Category Archives: February 2016 – Create Yo’ Own Holiday

A Day Unplugged

I must admit, when I was given the task of creating my own holiday, I instinctually wanted to create something that would benefit Gabriel Lee. That’s not my ego shining through, I just feel like there are very few holidays that I can really enjoy. Actually, let me rephrase that. There are very few holidays that I can afford to enjoy because quite frankly, I’m broke. Aside from being broke, there are lingering social issues that prevent me from enjoying some of our biggest holidays. I’m too single for Valentine’s day, too sober for St. Patrick’s Day, and too over New Years Eve.

I don’t want to be that guy, but are holidays really what we make them out to be? Is Christmas really Christmas, or is it a barrage of commercials and gift-induced insanity? Are holidays like Martin Luther King. Jr Day and Presidents day seen as a day of reflection for the things these people did, or are they just a day off from work or school? I’m probably being too cynical but I assume there is some validity to the questions I pose.

So if I could create a holiday, it would be something that would attempt to truly bring us together. Not for any celebratory purposes or gift giving, but simply something that would give us a chance to be briefly reminded of ourselves and the people around us. I propose a “A Day Unplugged.” This holiday would involve an effort to sever the ties we have to our devices for 24 hours. Ideally, that means no TV, no phones, no internet, and the million other devices that I can’t keep up with.

I know by now I probably sound like an irritable old luddite, but that’s not the case. I’m just a concerned millennial trying to get us to look up for a while. I say us, because I feel we all have fallen victim to virtual solitude. Even as I type this paper, I have my head buried into my laptop, inadvertently shooing off any human interaction. It’s no one’s fault that sometimes we get like this. It’s just a symptom of our current situation, a situation I feel we are responsible for continuing to improve.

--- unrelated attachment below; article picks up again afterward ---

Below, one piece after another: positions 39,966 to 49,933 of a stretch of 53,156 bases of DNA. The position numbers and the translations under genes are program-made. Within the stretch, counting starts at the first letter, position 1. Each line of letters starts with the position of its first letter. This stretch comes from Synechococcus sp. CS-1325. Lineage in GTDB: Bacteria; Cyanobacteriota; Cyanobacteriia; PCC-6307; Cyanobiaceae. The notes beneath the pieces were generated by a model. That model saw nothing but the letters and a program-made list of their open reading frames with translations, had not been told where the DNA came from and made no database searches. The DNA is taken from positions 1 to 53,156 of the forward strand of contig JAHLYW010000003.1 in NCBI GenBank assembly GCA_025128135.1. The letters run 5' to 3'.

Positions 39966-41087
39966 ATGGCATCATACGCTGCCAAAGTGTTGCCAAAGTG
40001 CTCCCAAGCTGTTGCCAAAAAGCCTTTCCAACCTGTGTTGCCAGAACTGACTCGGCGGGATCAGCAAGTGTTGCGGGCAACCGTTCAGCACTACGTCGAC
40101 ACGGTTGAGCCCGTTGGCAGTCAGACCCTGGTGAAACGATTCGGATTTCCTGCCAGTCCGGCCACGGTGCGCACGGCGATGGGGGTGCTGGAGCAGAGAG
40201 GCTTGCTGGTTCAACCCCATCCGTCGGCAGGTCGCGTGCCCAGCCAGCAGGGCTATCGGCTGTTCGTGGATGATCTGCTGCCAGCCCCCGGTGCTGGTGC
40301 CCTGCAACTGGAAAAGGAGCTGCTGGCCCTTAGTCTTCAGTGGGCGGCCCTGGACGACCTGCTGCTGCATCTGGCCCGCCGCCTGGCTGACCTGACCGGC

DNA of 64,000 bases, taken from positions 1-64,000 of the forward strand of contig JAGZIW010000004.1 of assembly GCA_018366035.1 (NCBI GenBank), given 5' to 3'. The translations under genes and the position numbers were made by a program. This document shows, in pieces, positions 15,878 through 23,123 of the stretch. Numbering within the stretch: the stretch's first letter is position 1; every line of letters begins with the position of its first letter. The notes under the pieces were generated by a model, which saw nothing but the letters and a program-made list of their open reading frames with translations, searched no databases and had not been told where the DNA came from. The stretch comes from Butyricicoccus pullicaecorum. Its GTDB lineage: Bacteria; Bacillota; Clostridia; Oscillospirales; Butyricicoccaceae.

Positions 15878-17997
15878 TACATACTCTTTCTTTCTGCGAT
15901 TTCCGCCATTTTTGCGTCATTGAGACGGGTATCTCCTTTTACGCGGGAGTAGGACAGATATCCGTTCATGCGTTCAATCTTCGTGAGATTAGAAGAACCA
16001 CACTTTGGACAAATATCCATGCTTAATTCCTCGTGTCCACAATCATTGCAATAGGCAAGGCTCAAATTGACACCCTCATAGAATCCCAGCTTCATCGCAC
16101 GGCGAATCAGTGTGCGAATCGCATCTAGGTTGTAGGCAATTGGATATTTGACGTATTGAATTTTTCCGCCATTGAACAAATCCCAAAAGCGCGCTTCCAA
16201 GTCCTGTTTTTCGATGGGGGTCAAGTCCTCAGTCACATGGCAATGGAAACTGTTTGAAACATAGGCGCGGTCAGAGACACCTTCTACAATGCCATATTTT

I realize that with the current way our world operates, people would probably have some questions about how A Day Unplugged would be implemented. How am I supposed to do my job? What if I have schoolwork? What if I have to call 911? But that’s the beauty of A Day Unplugged. You would only have to unplug to the level that you are comfortable with. If you are capable of refraining from all of your devices, then go for it. But maybe you just want to give up Snapchat for a day. That’s okay too! I wouldn’t want anyone to feel pressure to display a certain level of commitment to the holiday. I just want to give us the opportunity to have more real moments with people, something that I feel we have been lacking recently. More importantly, I want people to have more real moments with themselves. This could be a chance for Gabriel to rediscover how Gabriel sees and feels about Gabriel. Not how Facebook and Instagram see Gabriel.